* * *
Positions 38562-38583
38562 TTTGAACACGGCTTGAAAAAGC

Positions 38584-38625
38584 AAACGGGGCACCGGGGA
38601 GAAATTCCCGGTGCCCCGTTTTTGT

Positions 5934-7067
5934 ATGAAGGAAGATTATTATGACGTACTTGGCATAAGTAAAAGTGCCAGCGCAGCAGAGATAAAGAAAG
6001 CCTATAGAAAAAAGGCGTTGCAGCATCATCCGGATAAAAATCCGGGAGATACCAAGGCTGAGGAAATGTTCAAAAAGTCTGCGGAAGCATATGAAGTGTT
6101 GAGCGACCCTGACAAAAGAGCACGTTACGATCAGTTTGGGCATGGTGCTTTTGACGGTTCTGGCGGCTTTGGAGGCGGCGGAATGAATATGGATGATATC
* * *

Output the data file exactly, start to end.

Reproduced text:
Positions 38562-38583
38562 TTTGAACACGGCTTGAAAAAGC

Positions 38584-38625
38584 AAACGGGGCACCGGGGA
38601 GAAATTCCCGGTGCCCCGTTTTTGT

Positions 5934-7067
5934 ATGAAGGAAGATTATTATGACGTACTTGGCATAAGTAAAAGTGCCAGCGCAGCAGAGATAAAGAAAG
6001 CCTATAGAAAAAAGGCGTTGCAGCATCATCCGGATAAAAATCCGGGAGATACCAAGGCTGAGGAAATGTTCAAAAAGTCTGCGGAAGCATATGAAGTGTT
6101 GAGCGACCCTGACAAAAGAGCACGTTACGATCAGTTTGGGCATGGTGCTTTTGACGGTTCTGGCGGCTTTGGAGGCGGCGGAATGAATATGGATGATATC